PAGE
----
How Remco Evenepoel turned a profession into a passion to top pro cycling

'Initially, I didn't really want to go into cycling’: Evenepoel made the right call when he pivoted from soccer to become world champion and grand tour contender.

Photo: Getty Images

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ABU DHABI, UAE (VN) – A lot changed in four years for Remco Evenepoel.

The reigning world champion returns to the UAE Tour this week for the first time since his neopro season in 2019.

That year, the rough n’raw 19-year-old Evenepoel crashed out of what was just his second race in the pro ranks. In 2023, Evenepoel leads Soudal Quick-Step with the status of a pre-race favorite and a treasured stripey jersey on his shoulders.

“I remember I came here with the idea to try and win this race. But it was after three months of being professional. So after that race, I really understood OK, there’s going to be a long way to come back here and try to win the race,” Evenepoel told VeloNews and a small bunch of media at the pre-race conference Sunday.

“To be back here four years later in a special jersey with miracle victories behind my name, I think at that moment, I never would have thought that I was going to be so far already.”

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Evenepoel’s four-year flight through the WorldTour was jet-propelled.

Bombastic solo victory in his rookie Clásica Ciclista San Sebastián was just the start of a rocketing rise that even a horror crash and swath of injuries couldn’t stop.

After his 2022 march through Liège-Bastogne-Liège, the Vuelta a España, and road worlds, a relaxed, affable Evenepoel explained how cycling transitioned from work to play through his four-year pathway.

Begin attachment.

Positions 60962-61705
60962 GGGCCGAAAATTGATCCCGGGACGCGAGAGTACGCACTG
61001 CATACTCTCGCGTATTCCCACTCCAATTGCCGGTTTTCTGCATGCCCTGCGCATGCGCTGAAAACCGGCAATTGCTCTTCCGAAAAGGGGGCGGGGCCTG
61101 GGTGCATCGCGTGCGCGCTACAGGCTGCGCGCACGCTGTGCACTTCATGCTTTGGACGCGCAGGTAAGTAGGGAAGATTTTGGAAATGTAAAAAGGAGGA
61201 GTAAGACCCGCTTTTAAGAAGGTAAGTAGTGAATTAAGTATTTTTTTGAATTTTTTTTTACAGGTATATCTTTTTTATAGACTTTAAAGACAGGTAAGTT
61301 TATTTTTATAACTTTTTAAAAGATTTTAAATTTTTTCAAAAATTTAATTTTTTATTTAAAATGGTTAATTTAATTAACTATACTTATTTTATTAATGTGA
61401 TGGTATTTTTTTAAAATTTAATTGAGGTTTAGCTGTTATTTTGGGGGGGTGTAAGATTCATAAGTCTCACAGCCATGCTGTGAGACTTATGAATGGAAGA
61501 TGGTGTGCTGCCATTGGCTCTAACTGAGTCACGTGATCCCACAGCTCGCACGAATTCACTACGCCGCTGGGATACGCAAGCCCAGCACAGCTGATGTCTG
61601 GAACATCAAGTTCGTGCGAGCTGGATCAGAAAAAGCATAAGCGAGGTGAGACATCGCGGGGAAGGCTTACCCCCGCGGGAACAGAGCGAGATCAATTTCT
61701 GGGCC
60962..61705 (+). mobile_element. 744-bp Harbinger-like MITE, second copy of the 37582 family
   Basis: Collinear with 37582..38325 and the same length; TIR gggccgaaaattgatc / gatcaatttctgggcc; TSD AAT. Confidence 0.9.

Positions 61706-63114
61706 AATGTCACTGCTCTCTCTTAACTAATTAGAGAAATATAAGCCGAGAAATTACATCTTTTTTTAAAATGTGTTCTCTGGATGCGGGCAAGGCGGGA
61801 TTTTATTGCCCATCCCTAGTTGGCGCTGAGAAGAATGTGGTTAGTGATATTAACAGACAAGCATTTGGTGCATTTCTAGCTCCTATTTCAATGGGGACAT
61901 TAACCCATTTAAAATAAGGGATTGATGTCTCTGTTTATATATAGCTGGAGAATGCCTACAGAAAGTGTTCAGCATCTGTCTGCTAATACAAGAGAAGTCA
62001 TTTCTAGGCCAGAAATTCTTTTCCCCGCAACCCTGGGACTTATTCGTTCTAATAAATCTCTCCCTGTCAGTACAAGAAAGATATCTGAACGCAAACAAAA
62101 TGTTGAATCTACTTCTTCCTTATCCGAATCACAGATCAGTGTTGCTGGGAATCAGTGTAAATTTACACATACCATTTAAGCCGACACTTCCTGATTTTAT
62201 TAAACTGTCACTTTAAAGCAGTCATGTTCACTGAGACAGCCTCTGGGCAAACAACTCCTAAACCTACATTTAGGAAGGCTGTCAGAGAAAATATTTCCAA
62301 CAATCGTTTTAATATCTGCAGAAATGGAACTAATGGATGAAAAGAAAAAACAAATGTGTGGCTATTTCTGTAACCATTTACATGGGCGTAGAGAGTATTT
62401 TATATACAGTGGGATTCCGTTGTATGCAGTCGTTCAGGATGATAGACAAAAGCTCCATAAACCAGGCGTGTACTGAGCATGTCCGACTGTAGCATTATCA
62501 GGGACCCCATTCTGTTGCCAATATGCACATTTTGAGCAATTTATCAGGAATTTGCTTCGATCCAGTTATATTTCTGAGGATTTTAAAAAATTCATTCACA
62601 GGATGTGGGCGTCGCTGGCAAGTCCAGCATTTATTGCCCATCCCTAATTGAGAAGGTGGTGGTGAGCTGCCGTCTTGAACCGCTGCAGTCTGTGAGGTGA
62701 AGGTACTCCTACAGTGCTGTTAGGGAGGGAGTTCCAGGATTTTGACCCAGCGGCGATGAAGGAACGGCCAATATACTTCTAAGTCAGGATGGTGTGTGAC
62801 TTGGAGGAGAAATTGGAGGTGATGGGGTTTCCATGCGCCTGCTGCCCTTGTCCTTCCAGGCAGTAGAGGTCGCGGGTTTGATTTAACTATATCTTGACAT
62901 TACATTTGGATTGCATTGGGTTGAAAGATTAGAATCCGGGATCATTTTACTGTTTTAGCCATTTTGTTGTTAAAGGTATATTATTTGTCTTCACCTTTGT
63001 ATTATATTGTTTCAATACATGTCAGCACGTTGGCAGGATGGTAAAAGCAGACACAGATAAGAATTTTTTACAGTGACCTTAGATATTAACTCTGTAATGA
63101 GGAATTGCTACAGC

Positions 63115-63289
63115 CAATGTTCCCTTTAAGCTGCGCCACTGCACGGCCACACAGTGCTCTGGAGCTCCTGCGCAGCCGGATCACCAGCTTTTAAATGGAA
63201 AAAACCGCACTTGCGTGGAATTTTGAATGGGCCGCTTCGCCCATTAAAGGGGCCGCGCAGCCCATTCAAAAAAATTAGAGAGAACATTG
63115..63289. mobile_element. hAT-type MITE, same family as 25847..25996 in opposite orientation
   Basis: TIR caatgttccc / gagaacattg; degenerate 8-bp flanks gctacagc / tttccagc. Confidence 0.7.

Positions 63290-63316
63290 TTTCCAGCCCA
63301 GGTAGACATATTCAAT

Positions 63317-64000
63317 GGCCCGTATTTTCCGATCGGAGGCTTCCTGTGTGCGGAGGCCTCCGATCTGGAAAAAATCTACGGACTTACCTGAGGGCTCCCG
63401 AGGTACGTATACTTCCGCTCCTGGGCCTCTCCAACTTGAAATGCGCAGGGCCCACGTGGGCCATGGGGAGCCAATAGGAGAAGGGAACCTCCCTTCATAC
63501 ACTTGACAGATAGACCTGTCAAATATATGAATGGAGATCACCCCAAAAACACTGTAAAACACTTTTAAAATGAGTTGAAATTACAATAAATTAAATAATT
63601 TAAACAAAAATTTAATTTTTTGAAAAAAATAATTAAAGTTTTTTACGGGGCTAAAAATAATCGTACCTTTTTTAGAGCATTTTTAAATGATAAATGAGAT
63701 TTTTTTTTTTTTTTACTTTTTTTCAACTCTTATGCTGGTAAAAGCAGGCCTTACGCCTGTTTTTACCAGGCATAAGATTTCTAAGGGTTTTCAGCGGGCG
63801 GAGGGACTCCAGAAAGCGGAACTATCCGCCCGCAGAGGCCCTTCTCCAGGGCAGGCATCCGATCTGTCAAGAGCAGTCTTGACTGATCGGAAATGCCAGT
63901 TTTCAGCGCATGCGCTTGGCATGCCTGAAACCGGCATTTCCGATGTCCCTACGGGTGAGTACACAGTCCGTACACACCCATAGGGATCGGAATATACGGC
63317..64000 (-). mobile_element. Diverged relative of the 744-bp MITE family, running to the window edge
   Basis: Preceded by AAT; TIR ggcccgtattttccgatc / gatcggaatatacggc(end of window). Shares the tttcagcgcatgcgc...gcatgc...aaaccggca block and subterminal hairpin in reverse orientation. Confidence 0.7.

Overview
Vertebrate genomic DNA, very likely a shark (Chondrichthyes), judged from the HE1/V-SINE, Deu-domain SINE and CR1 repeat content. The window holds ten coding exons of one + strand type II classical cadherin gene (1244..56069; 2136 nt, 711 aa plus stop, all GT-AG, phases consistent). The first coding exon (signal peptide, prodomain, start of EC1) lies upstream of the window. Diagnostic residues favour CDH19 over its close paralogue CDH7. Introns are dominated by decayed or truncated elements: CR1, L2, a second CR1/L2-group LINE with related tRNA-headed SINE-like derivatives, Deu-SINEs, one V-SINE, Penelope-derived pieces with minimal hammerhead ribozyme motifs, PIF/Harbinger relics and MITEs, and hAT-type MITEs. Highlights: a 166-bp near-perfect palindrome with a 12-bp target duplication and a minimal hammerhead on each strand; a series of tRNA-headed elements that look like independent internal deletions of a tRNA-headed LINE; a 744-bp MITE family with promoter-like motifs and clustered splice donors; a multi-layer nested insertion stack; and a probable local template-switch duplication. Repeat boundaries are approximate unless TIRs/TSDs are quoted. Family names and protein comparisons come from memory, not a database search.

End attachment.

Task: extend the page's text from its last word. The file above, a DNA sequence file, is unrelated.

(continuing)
“I think cycling has become more and more a passion for me. I think in the first years maybe I saw it too much as my job because I felt obligated to do the training, I felt obligated to follow the diet. But now it’s like it just comes naturally,” he said.

Evenepoel is no longer loathsome of long training rides in the rain and rough weather.

The 24/7 strain of diet, recovery, sleep, and cycling isn’t an issue for a 23-year-old ranked third in the world and rated a genuine contender for this spring’s Giro d’Italia.

“I think things like that are where I feel that I really see cycling in a different way from in the beginning of my career,” Evenepoel said.

Life after soccer: ‘Initially, I didn’t really want to go into cycling’

Evenepoel bathes up the media spotlight at the UAE Tour conference. (Photo: Dario Belingheri/Getty Images)

After a childhood in soccer with Belgian powerhouse R.S.C Anderlecht and Dutch crew F.C. Eindhoven, Evenepoel had already been through the elite sporting ringer when he pivoted onto the pedals.

Burned out on the contract talks and financial incentives of football, Evenepoel’s childhood passion became too much a profession – an opposite trajectory to his cycling career so far.

“I don’t regret my choice [to leave soccer], especially after last year. I started football at the age of four, which is really early, and I finished at 17. Maybe I just started too early, which made me start to not enjoy it anymore in the end,” he said. “So I think that was the biggest reason why I changed.”

Fortunately for Evenepoel, he was likely one of those kids that crushed every P.T. class and captained every school team.

Strava shows his stunner running splits, soccer was a natural gift, and cycling – he’s pretty good at that too.

“Initially, I didn’t really want to go into cycling, I just want to do something new and enjoy sports,” he said. “In the end, I chose to ride the bike, which was a good decision.”

This week’s UAE Tour looks set to be a big brawl between Evenepoel and the home team triumvirate of Adam Yates, Jay Vine, and Brandon McNulty.

A victory “away from home” (per soccer parlance) will further confirm Evenepoel made the right choice with his latest sporting venture.

An American in France

What’s it like to be an American cyclist living in France? Watch to get professional road cyclist Joe Dombrowski’s view.